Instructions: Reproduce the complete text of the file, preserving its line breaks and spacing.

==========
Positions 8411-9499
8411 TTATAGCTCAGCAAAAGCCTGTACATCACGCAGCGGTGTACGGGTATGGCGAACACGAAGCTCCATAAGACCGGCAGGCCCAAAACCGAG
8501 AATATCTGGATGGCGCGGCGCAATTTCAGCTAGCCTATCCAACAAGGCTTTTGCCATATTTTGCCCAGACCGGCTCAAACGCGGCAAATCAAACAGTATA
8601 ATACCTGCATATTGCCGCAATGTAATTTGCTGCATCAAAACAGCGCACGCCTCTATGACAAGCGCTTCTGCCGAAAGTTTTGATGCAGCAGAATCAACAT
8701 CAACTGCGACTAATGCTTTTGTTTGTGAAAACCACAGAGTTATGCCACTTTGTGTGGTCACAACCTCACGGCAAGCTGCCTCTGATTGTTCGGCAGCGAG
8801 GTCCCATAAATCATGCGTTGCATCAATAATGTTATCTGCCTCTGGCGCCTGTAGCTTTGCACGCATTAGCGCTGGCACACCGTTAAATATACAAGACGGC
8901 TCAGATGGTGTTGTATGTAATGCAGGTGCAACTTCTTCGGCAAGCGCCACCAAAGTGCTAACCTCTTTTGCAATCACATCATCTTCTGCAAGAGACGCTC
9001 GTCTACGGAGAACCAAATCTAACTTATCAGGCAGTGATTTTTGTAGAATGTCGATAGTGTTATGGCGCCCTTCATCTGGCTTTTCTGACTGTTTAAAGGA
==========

Positions 8411-9499
8411 TTATAGCTCAGCAAAAGCCTGTACATCACGCAGCGGTGTACGGGTATGGCGAACACGAAGCTCCATAAGACCGGCAGGCCCAAAACCGAG
8501 AATATCTGGATGGCGCGGCGCAATTTCAGCTAGCCTATCCAACAAGGCTTTTGCCATATTTTGCCCAGACCGGCTCAAACGCGGCAAATCAAACAGTATA
8601 ATACCTGCATATTGCCGCAATGTAATTTGCTGCATCAAAACAGCGCACGCCTCTATGACAAGCGCTTCTGCCGAAAGTTTTGATGCAGCAGAATCAACAT
8701 CAACTGCGACTAATGCTTTTGTTTGTGAAAACCACAGAGTTATGCCACTTTGTGTGGTCACAACCTCACGGCAAGCTGCCTCTGATTGTTCGGCAGCGAG
8801 GTCCCATAAATCATGCGTTGCATCAATAATGTTATCTGCCTCTGGCGCCTGTAGCTTTGCACGCATTAGCGCTGGCACACCGTTAAATATACAAGACGGC
8901 TCAGATGGTGTTGTATGTAATGCAGGTGCAACTTCTTCGGCAAGCGCCACCAAAGTGCTAACCTCTTTTGCAATCACATCATCTTCTGCAAGAGACGCTC
9001 GTCTACGGAGAACCAAATCTAACTTATCAGGCAGTGATTTTTGTAGAATGTCGATAGTGTTATGGCGCCCTTCATCTGGCTTTTCTGACTGTTTAAAGGA